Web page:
(You know, the guy with the monocle.) Let me first say, I am a hardened free trader, and have been for a long, long time. I think most of the yammering about the evils of free trade and globalization is ill-considered, patronizing slop. Ultimately, again, if properly regulated against gross abuse, there is nothing like the efficiency of greed and free market capitalism to get the most to the most. It's not always pretty, but it's all we've got.
And if you want to talk about inequity between first world and third world, don't blame free trade, blame the LACK of it and the mind-bending protectionism that is hypocritically practiced by the West. It is a sham of a system that protects inefficiencies and prevents humanity from optimizing its potential. And all of THAT brings to mind the absurd, infuriating corporate welfare that says that certain companies are too big to fail, no matter how incompetently or filthily driven by raw greed they are.
So I am with you, and I am with the angry, angry unwashed masses on this one. SCREW those guys. If it's capitalism for the homeless guy in the street, then CERTAINLY it should be capitalism for the silver-spoon-coddled, overreaching greed baron who just ran his bank into the ground, right?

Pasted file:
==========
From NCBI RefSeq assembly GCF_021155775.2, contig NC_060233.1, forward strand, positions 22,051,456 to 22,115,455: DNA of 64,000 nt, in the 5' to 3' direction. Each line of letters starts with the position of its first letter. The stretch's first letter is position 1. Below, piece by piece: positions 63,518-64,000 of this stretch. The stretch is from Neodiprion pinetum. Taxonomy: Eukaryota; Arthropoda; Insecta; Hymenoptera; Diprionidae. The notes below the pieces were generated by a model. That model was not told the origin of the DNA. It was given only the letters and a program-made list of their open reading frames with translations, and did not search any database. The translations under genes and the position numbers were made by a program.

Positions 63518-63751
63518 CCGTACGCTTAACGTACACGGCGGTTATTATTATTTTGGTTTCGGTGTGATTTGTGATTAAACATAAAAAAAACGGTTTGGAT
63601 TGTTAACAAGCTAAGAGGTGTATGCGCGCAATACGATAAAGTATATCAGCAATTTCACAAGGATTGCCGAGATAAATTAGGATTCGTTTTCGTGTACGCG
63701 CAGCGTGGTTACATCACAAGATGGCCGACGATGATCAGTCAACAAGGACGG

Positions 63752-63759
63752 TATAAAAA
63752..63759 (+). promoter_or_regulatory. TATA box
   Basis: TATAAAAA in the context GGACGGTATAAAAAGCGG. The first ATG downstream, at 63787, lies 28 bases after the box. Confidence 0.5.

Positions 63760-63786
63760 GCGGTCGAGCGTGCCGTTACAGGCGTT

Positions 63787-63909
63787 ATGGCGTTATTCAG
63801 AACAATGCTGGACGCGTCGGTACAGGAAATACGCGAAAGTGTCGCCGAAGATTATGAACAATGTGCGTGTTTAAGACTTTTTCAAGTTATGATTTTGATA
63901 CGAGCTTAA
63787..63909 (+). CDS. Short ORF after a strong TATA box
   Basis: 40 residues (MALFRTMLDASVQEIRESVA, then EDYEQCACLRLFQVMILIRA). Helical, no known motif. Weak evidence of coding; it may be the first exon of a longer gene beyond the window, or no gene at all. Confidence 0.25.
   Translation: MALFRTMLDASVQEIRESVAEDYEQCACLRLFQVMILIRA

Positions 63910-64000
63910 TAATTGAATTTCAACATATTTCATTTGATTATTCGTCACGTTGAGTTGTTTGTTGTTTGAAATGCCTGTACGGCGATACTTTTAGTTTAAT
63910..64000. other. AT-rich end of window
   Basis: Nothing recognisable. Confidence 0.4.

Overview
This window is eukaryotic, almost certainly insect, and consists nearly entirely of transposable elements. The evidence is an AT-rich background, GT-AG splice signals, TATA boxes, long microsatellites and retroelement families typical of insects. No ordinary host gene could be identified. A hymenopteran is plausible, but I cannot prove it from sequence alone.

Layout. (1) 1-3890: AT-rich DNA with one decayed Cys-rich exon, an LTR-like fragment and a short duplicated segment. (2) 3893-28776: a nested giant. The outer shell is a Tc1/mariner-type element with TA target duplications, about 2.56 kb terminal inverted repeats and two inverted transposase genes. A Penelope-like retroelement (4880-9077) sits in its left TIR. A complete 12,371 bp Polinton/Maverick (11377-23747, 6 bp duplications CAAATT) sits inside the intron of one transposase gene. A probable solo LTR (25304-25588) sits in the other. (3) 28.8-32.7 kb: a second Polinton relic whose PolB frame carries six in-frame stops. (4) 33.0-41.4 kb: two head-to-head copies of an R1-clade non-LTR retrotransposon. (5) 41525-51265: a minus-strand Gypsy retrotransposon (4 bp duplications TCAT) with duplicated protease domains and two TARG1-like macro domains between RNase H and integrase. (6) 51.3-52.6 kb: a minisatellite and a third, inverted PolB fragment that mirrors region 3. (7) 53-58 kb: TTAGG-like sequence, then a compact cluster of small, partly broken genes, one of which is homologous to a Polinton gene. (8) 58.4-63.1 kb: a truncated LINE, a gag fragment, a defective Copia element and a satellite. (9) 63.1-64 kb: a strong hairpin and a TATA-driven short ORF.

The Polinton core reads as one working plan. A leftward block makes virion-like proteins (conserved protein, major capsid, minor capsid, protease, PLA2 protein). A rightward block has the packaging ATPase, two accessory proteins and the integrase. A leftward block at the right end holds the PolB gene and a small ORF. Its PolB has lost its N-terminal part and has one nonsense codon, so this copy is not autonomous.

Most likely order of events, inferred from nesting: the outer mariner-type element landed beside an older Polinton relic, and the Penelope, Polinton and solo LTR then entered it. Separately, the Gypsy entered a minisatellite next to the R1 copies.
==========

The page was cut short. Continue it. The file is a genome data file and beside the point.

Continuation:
The PROBLEM is (current conventional wisdom tells us) that the U.S. federal government (led by Hank Paulson, who comes from the middle of the capitalist jet stream) AGREED with me ideologically, and decided, on principle, to let Lehman run out of business. And according to the Europeans (who really are the socialists among us, let's be honest Paul) and later the cowed Americans, that was the biggest mistake that was made. The economy is too intertwined to let certain companies fail, etc.
So do we stand on our principles, or do we look to history, albeit potentially with a little-girls'-tea-club mentality driving our thinking, and turn to socialized government to heavy-handedly intervene? The answer seemingly, depends on who you are.
BTW, Paul, did you notice Matt's blog on the oil funds people are buying in droves, and how crazy it is for people to be buying the products that are rolling into the near-money futures in an environment of enormous contango? It is a GREAT blog from Matt, and I thought it might be interesting for you to comment on this in the European context, as I know there is a similar array of products listed on European markets as well.